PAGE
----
In the US, the presidential election is forging ahead, full of fanfare, hoopla, moral indignation, insincere promises and, of course, economic ‘analyses’. The hope many have in Clinton or Trump that they would implement policies that will benefit the working class (or as they prefer to call everybody except billionaires, the middle class) is misplaced.
The television news networks, being reflective of the ideological status quo, were keen to present the election as a shining example of American democracy in action, a beacon to the entire world, and an exemplar of sound democratic practice. What they got was an utter farce that could have been scripted by any number of political satirists but rejected on the grounds of its unbelievability. Much of it is a media Punch and Judy show. In reality, this is a typical election under modern capitalism. Media constructed stereotypes, disinformation, mystification and rumour crowding out reasoned argument and the impartial presentation of the facts. In the final analysis, the differences between the candidates were often minimal in principles but more personality.
The US television networks are not content with just reporting on this entire dreadful farrago of democratic malpractice they have to get in on the act by contributing to it as well. The networks are in competition for advertising—their life-blood—and to attract advertising they need to attract viewers. The news networks, some of whom already have niche markets, try to increase their established audience share by being the most up-to-date with the news, marketing themselves as the channel “where it all happens”. The networks have been on a political feeding frenzy.
So the media functions to peddle distortions and untruths that blur reality, to keep public opinion placid and render ordinary working people isolated and ineffective, so leaving the interests of the ruling class unchallenged and supreme. The US media add credence to the myth that the Presidential election carries real choice by eagerly analysing every minute perceived difference between the candidates, bombarding the electorate with patriotic rhetoric and fine sounding ‘promises’ while enthusiastically expounding the lie that the candidates share a common interest with ordinary working people. Their propaganda is heavily loaded with corporate and business ideology and praise for the virtues of the ‘free-market system,’ designed to perpetuate the fallacy that capitalism and democracy are inextricably linked, indeed synonymous. What is incontestable is that the outcome will not be of benefit to the America’s (or the world’s) wage and salary earning class over the next four years.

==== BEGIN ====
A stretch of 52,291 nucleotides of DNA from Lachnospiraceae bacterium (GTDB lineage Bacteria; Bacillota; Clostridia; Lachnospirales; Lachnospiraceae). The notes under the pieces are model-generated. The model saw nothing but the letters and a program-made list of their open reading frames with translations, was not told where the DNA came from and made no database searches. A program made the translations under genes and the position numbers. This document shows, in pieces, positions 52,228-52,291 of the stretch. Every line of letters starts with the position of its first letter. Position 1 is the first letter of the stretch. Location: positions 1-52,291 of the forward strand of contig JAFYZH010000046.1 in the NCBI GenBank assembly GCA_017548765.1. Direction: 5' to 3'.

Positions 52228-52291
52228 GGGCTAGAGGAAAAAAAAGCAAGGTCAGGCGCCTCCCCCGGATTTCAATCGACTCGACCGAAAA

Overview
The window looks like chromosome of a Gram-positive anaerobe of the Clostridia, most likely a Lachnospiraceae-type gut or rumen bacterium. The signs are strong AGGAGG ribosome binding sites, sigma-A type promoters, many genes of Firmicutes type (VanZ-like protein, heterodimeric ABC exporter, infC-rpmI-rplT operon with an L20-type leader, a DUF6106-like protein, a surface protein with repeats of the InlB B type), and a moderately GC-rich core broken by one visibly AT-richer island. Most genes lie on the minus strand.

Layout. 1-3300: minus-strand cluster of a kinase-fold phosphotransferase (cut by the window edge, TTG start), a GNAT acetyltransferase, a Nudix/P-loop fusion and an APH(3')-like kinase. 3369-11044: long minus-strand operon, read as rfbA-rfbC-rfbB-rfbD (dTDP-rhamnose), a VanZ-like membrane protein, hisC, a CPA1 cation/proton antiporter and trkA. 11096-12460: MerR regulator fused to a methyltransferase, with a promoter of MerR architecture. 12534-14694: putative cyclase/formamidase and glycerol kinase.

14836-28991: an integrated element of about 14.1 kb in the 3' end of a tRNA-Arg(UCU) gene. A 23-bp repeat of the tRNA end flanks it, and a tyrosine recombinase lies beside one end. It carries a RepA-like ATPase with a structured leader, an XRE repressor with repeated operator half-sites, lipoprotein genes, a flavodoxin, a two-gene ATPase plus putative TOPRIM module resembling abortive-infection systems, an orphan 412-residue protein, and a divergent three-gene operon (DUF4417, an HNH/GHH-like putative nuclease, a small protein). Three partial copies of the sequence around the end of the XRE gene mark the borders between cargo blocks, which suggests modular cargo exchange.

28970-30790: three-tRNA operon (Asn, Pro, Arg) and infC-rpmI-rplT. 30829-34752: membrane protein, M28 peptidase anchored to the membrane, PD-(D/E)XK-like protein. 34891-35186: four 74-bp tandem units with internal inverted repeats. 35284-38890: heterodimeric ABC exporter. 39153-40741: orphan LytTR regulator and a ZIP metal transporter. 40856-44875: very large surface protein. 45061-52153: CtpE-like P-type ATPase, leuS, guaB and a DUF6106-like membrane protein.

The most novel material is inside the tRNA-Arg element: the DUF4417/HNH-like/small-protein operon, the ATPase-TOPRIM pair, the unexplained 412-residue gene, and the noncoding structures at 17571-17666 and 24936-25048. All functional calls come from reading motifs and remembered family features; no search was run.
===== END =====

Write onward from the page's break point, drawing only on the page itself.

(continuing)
If anything good comes out of it at all, it may be the re-awakening interest of a lot of workers in America in political matters. And it is only to be hoped that this renewed interest will lead to a questioning of the entire political system in operation not just some of its component parts, a political system which has been revered or ignored in almost equal measure in the US but never seriously and actively opposed by anything other than small groups and parties. We as a class have suffered too much and have too much to lose to leave decisions regarding the future of our planet in the hands of group of arrogant, conceited and profit-crazed individuals. Let's really organise to take their power away, before it is too late.
The outcome of this presidential election carries one truth: namely that whichever candidate becomes president, he or she has but one remit once in office – to further the interests of the US corporate elite. It’s just not a feasible option for any newly elected president to entertain any idea other than guaranteeing a safe playing field for the domestic profit machine and doing what’s needed to try to ensure the US maintains its global hegemonic status. We can predict here and now that neither candidate if elected, will succeed in making capitalism work in the general interest of working people.